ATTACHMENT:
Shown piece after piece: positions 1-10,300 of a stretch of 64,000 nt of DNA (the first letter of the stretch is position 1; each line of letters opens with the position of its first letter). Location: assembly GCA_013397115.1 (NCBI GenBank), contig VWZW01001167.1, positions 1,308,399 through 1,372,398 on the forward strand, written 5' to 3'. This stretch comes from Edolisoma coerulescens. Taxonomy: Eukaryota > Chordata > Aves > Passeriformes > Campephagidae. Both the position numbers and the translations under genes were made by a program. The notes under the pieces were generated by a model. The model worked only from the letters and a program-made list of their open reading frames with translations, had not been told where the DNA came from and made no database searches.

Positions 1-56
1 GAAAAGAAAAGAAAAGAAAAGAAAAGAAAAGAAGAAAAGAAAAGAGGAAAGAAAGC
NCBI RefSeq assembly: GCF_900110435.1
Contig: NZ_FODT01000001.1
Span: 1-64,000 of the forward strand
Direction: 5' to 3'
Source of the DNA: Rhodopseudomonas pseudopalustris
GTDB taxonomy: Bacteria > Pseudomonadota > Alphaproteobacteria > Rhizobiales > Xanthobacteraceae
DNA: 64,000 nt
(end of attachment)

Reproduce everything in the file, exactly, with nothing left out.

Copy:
Shown piece after piece: positions 1-10,300 of a stretch of 64,000 nt of DNA (the first letter of the stretch is position 1; each line of letters opens with the position of its first letter). Location: assembly GCA_013397115.1 (NCBI GenBank), contig VWZW01001167.1, positions 1,308,399 through 1,372,398 on the forward strand, written 5' to 3'. This stretch comes from Edolisoma coerulescens. Taxonomy: Eukaryota > Chordata > Aves > Passeriformes > Campephagidae. Both the position numbers and the translations under genes were made by a program. The notes under the pieces were generated by a model. The model worked only from the letters and a program-made list of their open reading frames with translations, had not been told where the DNA came from and made no database searches.

Positions 1-56
1 GAAAAGAAAAGAAAAGAAAAGAAAAGAAAAGAAGAAAAGAAAAGAGGAAAGAAAGC
NCBI RefSeq assembly: GCF_900110435.1
Contig: NZ_FODT01000001.1
Span: 1-64,000 of the forward strand
Direction: 5' to 3'
Source of the DNA: Rhodopseudomonas pseudopalustris
GTDB taxonomy: Bacteria > Pseudomonadota > Alphaproteobacteria > Rhizobiales > Xanthobacteraceae
DNA: 64,000 nt